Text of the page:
(Bloomberg) — The dollar rose to a two-week high against the yen after payroll data showed jobs growth in the U.S. exceeded forecasts, supporting the case for Federal Reserve interest rate increases this year.
The dollar gained 0.3 percent to 114.01 yen as of 8:43 a.m. New York time, reaching the highest level since Feb. 15. The greenback added 0.3 percent to $1.0922 per euro.
The U.S. currency gained after employers added more workers in February than projected. The 242,000 gain followed a 172,000 rise in January that was larger than previously estimated, a Labor Department report showed Friday. The jobless rate held at 4.9 percent, an eight-year low.
“I would read it as positive,” said Georgette Boele, a currency strategist at ABN Amro Bank NV in Amsterdam. “We expect upside versus majors also because of more monetary policy easing in the euro zone and Japan.”
Traders are pricing in a 55 percent likelihood of an increase by September, up from 50 percent before the report was released. That’s based on the assumption that the effective fed funds rate will trade at the middle of the new FOMC target range after the next increase.
The dollar index dropped 1.8 percent in February on concern that a global economic slowdown will drag down the world’s biggest economy. Last month’s stumble, which was the currency’s worst since April 2015, follows a two-year rally on speculation that the Fed would boost borrowing costs while its biggest peers carried out unprecedented stimulus.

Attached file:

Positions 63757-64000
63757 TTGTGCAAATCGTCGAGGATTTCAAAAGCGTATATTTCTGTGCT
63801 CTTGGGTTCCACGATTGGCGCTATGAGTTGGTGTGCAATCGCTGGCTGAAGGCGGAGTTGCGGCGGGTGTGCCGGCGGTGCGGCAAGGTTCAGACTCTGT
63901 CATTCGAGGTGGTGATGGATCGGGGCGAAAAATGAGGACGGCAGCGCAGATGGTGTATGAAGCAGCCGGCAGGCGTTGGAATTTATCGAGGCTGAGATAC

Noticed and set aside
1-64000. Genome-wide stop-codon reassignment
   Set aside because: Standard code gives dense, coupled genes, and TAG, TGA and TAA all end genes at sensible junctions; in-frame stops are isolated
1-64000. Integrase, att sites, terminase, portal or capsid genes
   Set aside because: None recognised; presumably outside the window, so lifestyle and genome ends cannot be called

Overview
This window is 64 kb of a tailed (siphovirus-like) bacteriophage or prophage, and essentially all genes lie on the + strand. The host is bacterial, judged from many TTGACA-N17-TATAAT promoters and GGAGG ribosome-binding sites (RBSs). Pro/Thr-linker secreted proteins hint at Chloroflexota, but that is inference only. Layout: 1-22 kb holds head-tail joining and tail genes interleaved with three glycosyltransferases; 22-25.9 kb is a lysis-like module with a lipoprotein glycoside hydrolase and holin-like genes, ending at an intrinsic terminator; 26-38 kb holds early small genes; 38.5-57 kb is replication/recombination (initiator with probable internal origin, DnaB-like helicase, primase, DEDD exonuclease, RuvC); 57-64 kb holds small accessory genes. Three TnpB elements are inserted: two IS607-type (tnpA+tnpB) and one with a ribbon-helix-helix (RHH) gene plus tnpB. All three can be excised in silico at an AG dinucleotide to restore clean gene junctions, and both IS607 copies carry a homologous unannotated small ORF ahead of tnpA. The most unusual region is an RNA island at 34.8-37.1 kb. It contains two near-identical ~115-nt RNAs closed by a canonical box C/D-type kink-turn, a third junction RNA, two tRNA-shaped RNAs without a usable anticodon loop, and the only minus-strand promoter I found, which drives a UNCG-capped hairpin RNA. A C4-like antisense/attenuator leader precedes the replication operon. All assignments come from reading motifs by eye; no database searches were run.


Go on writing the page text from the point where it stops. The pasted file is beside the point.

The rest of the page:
In December, policy makers lifted rates by a quarter-point from near zero and forecast four more rate increases this year. Officials have projected that risks to growth and inflation would prove transitory. The central bank’s favored inflation measure hasn’t reached officials’ 2 percent target since 2012.
Average hourly earnings dropped by 0.1 percent from the prior month, the first decline since December 2014. Worker pay increased 2.2 percent over the 12 months ended in February, less than the 2.5 percent forecast in the Bloomberg survey. Wage growth has been hovering just above 2 percent year-over-year on average since the current expansion began in mid-2009.
“The report is strong, but the market will take notice of soft wage inflation,” said Bipan Rai, director of foreign- exchange strategy in Toronto at Canadian Imperial Bank of Commerce’s CIBC World Markets unit. “This throws cold water on hopes that we were seeing some signs of nascent wage pressures and should see the U.S. Dollar come under pressure against emerging-market and commodity” currencies, he said.